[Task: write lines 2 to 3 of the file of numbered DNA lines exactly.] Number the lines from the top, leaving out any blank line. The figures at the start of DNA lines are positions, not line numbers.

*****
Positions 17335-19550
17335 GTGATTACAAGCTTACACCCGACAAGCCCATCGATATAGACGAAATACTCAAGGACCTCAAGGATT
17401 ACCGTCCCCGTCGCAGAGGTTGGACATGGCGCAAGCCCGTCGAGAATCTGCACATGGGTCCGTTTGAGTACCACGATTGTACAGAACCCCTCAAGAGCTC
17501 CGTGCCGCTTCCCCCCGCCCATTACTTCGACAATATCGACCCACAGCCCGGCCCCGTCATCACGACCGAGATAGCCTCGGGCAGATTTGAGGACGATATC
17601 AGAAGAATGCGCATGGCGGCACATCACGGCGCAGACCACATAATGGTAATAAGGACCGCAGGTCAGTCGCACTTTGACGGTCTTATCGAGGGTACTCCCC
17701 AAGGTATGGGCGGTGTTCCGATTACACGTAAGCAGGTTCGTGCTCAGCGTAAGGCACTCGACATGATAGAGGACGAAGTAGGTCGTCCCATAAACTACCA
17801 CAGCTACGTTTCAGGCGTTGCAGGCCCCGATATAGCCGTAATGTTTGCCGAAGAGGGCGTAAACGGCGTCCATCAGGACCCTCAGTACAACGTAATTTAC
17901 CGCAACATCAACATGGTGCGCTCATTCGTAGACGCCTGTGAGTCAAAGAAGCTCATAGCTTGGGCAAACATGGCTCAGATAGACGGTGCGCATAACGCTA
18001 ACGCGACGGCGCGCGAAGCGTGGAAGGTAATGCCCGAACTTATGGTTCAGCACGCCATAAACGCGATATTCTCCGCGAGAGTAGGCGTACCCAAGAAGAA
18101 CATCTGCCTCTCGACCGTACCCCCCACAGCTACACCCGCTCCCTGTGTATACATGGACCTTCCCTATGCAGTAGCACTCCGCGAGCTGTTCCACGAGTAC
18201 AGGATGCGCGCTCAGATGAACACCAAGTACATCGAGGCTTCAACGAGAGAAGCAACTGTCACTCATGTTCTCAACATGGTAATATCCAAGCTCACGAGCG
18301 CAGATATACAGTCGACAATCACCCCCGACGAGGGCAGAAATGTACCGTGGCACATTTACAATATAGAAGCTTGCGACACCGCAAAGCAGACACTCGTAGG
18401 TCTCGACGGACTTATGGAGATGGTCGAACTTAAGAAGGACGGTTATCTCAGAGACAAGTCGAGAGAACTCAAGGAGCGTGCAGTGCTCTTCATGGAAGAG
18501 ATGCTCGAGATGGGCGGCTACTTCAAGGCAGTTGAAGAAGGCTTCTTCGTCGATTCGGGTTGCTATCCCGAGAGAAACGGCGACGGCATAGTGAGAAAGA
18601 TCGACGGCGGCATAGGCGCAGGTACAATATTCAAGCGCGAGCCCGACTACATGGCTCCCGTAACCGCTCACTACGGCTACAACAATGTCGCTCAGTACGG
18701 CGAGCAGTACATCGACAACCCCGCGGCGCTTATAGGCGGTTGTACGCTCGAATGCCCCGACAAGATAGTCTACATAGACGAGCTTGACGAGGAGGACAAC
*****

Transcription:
17335 GTGATTACAAGCTTACACCCGACAAGCCCATCGATATAGACGAAATACTCAAGGACCTCAAGGATT
17401 ACCGTCCCCGTCGCAGAGGTTGGACATGGCGCAAGCCCGTCGAGAATCTGCACATGGGTCCGTTTGAGTACCACGATTGTACAGAACCCCTCAAGAGCTC